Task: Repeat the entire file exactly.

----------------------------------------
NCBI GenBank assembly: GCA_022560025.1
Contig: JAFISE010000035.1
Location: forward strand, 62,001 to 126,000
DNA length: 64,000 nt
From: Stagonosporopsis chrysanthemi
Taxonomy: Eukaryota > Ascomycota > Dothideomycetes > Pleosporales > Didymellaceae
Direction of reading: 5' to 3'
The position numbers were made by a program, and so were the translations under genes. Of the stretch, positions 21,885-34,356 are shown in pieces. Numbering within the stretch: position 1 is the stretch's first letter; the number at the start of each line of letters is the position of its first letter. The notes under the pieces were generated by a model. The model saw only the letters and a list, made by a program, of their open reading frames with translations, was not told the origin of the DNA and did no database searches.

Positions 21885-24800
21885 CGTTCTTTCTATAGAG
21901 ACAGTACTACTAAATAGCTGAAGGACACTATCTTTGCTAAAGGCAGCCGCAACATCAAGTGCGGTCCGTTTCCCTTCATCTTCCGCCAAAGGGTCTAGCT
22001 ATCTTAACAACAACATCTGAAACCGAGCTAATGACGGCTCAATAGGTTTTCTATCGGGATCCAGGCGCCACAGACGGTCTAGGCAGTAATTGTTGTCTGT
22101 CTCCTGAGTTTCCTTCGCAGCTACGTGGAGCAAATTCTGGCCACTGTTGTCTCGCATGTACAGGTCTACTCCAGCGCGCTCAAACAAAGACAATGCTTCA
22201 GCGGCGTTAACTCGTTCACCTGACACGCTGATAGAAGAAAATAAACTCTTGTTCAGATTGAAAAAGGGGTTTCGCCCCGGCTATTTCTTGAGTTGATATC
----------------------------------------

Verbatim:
NCBI GenBank assembly: GCA_022560025.1
Contig: JAFISE010000035.1
Location: forward strand, 62,001 to 126,000
DNA length: 64,000 nt
From: Stagonosporopsis chrysanthemi
Taxonomy: Eukaryota > Ascomycota > Dothideomycetes > Pleosporales > Didymellaceae
Direction of reading: 5' to 3'
The position numbers were made by a program, and so were the translations under genes. Of the stretch, positions 21,885-34,356 are shown in pieces. Numbering within the stretch: position 1 is the stretch's first letter; the number at the start of each line of letters is the position of its first letter. The notes under the pieces were generated by a model. The model saw only the letters and a list, made by a program, of their open reading frames with translations, was not told the origin of the DNA and did no database searches.

Positions 21885-24800
21885 CGTTCTTTCTATAGAG
21901 ACAGTACTACTAAATAGCTGAAGGACACTATCTTTGCTAAAGGCAGCCGCAACATCAAGTGCGGTCCGTTTCCCTTCATCTTCCGCCAAAGGGTCTAGCT
22001 ATCTTAACAACAACATCTGAAACCGAGCTAATGACGGCTCAATAGGTTTTCTATCGGGATCCAGGCGCCACAGACGGTCTAGGCAGTAATTGTTGTCTGT
22101 CTCCTGAGTTTCCTTCGCAGCTACGTGGAGCAAATTCTGGCCACTGTTGTCTCGCATGTACAGGTCTACTCCAGCGCGCTCAAACAAAGACAATGCTTCA
22201 GCGGCGTTAACTCGTTCACCTGACACGCTGATAGAAGAAAATAAACTCTTGTTCAGATTGAAAAAGGGGTTTCGCCCCGGCTATTTCTTGAGTTGATATC